Friday 25 March 2022

Toybox REVIEW: Doctor Who History of the Daleks #6 Set

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Release Date: December 2021 
RRP: £19.99 

Character Options have been slowly moving along with their History of the Daleks range over the past few years, charting the evolution of Doctor Who's most popular villains with a chronological release pattern. However the chronology was shifted somewhat in 2021, when History of the Daleks #6 (based on the 1967 serial The Evil of the Daleks) was held back to be released alongside set #8, rather than together with set #5. This is due to the variants included in both The Evil of the Daleks and The Power of the Daleks being so similar, which is some smart thinking on Character's part. The Evil of the Daleks is notable for featuring the "final end" of the Daleks – their last appearance on the show until 1973 while creator Terry Nation attempted to start up his own Dalek-centric spin-off. The story's final scenes, the Daleks are seemingly destroyed for good when a civil war breaks out between two sets of Daleks (one injected with the human factor, leading them questioning orders) in the Emperor Dalek's chambers on Skaro.

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The packaging is business as usual for the current range of figures, featuring the same blue and off-white TARDIS graphics used on both the B&M exclusive range and that one retail wave of series 11/12 figures they did. The front of the box gives you a good look at the two Daleks that make up the set, while on the back you'll find a rather lengthy synopsis of The Evil of the Daleks. While the prop information at the end is interesting stuff, the overly detailed story synopsis feels like a bit much even for a missing story like Evil. Inside the Daleks are nicely stored on a plastic tray with a piece of string to tie them down, and behind them is a card backdrop of the Emperor Dalek in his iconic chamber. It's the obvious backdrop for an Evil of the Daleks release, but doesn't work quite as well as previous backdrops because it isn't as to scale. The Emperor is on a raised platform in the story yet sits eye to eye with standard Daleks in this image.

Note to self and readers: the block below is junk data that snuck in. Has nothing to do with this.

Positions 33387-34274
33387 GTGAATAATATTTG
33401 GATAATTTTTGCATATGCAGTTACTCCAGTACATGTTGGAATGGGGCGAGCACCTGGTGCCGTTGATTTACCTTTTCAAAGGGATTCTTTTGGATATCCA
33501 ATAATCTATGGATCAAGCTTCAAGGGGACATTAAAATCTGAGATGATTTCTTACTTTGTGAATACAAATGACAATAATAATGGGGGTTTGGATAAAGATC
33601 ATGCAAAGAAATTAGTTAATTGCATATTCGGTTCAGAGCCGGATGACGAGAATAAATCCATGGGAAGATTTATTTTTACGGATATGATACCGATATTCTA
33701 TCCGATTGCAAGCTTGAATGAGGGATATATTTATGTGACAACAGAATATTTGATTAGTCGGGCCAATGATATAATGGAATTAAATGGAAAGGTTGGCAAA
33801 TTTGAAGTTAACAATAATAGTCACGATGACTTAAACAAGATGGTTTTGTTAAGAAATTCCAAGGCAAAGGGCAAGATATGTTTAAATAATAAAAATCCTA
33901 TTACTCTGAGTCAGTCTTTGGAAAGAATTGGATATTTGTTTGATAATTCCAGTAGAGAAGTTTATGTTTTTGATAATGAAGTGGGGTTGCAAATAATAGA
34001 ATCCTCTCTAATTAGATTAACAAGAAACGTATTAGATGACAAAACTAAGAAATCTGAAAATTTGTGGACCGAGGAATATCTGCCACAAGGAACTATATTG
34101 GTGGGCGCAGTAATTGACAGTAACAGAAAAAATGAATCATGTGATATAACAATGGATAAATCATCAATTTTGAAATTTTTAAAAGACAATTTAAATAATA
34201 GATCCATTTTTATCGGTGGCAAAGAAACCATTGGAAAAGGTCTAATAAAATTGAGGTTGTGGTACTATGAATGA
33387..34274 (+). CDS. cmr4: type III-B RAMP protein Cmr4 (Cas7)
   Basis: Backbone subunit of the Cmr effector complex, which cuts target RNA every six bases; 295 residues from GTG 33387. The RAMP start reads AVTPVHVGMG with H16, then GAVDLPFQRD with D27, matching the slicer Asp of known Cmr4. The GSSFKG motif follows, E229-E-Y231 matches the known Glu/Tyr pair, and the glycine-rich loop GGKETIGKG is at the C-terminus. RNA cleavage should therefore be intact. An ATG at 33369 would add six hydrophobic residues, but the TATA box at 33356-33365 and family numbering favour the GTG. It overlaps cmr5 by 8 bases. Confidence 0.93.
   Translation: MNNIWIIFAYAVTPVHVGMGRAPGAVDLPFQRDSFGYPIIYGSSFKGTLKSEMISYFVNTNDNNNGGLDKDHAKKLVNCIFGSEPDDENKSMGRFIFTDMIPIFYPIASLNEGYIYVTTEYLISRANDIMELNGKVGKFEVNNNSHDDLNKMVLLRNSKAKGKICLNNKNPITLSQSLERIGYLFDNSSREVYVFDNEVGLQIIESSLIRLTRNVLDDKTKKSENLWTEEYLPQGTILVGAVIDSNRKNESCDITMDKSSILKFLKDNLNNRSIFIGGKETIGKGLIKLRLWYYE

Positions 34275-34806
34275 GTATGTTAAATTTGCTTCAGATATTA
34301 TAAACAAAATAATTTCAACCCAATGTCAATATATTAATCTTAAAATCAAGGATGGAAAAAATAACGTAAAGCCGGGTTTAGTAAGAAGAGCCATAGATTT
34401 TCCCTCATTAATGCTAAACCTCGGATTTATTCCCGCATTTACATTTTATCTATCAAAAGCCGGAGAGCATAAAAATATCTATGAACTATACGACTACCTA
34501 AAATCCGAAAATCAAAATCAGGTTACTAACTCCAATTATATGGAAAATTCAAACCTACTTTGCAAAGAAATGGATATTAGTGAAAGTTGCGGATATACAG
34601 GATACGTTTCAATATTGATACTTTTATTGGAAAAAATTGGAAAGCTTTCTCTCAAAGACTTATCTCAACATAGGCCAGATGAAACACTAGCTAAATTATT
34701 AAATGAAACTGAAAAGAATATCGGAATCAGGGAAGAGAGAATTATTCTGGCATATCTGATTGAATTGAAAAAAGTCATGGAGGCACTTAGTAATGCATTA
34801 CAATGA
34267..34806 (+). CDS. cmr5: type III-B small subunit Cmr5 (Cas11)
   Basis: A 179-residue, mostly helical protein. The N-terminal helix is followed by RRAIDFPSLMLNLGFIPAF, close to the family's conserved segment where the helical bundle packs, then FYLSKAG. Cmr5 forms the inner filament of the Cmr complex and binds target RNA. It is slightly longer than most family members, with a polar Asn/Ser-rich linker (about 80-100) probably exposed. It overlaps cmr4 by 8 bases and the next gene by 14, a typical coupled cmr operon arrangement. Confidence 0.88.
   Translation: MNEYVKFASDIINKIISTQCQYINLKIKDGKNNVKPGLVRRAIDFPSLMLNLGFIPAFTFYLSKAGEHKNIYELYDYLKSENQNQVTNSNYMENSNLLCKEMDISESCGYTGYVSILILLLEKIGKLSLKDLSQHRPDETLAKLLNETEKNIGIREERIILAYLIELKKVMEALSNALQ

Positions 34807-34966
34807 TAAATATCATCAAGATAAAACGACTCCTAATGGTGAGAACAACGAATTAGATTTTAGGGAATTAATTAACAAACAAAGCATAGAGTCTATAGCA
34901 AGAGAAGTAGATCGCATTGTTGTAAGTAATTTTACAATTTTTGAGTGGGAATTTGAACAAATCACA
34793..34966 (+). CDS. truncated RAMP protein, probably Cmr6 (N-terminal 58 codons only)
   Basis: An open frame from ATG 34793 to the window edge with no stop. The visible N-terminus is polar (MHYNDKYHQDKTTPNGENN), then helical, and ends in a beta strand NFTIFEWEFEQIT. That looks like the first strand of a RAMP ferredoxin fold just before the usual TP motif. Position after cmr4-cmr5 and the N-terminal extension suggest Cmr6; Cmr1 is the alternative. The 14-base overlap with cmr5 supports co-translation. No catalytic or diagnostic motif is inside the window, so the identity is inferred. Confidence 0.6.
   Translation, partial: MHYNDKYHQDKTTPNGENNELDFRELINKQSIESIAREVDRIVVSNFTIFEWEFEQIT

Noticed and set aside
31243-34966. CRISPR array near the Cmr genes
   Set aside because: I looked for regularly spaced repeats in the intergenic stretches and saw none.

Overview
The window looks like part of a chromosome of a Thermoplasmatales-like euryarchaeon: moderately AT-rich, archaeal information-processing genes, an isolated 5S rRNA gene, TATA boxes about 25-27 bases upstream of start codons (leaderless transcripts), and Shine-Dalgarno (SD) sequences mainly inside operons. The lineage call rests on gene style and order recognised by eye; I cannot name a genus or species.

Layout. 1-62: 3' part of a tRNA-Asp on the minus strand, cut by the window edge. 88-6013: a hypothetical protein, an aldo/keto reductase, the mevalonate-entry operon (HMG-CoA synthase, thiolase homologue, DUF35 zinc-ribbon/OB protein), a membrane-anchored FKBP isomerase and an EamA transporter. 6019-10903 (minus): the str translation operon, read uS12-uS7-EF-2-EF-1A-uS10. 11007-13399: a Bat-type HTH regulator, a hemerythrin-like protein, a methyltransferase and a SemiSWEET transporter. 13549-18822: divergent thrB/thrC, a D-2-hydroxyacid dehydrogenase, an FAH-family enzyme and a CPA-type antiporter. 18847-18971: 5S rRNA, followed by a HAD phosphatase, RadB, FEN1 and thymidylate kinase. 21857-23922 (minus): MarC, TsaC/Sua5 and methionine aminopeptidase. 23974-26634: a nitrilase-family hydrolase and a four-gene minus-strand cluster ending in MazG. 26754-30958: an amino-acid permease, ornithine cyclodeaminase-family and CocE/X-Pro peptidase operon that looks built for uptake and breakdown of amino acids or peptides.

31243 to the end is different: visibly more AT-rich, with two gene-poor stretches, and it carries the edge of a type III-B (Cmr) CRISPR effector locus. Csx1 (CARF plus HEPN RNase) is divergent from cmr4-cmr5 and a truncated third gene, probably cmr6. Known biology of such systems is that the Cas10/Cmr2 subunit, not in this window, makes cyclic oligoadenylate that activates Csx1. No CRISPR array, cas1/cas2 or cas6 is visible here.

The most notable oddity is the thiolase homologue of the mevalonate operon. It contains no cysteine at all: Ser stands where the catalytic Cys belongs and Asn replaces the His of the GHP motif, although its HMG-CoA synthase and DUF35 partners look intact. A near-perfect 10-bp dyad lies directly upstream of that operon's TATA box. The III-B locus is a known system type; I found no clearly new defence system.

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The first of the two Daleks making up this set is a standard silver drone Dalek, identical in design to the ones seen in The Chase, The Dalek Master Plan and The Power of the Daleks. However The Evil of the Daleks was notable for being the first serial to feature Daleks with a pupiled eyestalk, and that is what this variant has been given to make it unique. Whereas when the Daleks returned to screens in the 1970s the pupil became standard, only select Daleks sported it here and there appears to be no rhyme or reason as to why. Some assume that it was a feature of the human factor Daleks, but telesnaps seem to prove otherwise. It's a nice little touch to distinguish this figure from the drone included in History of the Daleks #5, but nevertheless it's a pretty minor change. This would have been the perfect opportunity to release one of the human factor Daleks, and all it would have required is a little Greek alphabet paint app on the skirt. It's a very small nit-pick to have, but when it comes to make all of these standard silver Daleks unique from one another every little change helps – no wonder Character held this set back so to not have two sets of silver Daleks on shelves at the same time. Unlike the ones from History of the Daleks #4, both this and the Guard Dalek have correctly painted grey midsections, as well as translucent yellow lamps as opposed to cloudy orange.